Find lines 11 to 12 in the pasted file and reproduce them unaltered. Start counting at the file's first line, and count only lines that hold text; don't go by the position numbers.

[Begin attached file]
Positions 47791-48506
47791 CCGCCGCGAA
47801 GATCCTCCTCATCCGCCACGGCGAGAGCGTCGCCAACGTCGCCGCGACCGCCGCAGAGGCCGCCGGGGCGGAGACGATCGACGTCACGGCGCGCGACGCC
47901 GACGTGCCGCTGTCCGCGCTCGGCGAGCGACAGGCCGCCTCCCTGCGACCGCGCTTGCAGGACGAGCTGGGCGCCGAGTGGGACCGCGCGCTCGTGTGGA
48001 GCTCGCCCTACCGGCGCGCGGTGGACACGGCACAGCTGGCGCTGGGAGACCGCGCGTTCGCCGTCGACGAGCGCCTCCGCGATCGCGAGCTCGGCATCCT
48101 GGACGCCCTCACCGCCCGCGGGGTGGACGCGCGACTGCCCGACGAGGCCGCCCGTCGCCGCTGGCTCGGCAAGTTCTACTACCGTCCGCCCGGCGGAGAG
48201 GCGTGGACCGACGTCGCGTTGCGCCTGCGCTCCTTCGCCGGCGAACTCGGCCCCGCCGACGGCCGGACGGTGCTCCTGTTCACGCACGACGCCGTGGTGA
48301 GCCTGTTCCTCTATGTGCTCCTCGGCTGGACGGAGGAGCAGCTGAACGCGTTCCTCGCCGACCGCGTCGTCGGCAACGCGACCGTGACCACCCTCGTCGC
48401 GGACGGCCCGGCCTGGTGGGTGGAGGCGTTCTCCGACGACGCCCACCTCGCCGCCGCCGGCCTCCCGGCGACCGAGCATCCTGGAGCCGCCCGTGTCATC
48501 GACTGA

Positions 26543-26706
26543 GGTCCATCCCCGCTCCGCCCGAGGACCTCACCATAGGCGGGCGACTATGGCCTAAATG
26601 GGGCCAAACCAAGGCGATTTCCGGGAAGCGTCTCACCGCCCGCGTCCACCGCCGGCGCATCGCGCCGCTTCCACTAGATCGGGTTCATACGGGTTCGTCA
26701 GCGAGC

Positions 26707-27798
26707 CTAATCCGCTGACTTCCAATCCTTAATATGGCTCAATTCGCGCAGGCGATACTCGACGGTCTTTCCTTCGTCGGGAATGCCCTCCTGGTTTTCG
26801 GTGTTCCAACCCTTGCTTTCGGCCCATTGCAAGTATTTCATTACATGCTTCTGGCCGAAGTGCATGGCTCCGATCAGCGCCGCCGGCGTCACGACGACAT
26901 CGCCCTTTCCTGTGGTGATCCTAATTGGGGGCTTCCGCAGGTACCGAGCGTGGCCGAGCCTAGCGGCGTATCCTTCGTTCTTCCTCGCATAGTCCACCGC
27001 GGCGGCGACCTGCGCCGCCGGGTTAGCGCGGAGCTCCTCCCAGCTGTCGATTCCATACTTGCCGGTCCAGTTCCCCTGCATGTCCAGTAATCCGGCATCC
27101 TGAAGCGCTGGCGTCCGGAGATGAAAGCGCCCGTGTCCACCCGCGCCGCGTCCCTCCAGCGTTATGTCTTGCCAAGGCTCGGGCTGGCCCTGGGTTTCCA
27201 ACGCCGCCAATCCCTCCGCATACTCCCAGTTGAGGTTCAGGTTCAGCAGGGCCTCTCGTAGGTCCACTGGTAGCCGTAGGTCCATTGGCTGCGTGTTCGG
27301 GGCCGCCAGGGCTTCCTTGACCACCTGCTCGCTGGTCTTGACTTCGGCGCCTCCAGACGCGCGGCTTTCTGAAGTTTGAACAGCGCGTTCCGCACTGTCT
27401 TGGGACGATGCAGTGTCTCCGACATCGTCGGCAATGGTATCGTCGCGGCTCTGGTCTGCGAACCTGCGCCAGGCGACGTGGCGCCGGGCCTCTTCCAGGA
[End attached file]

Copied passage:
Positions 26543-26706
26543 GGTCCATCCCCGCTCCGCCCGAGGACCTCACCATAGGCGGGCGACTATGGCCTAAATG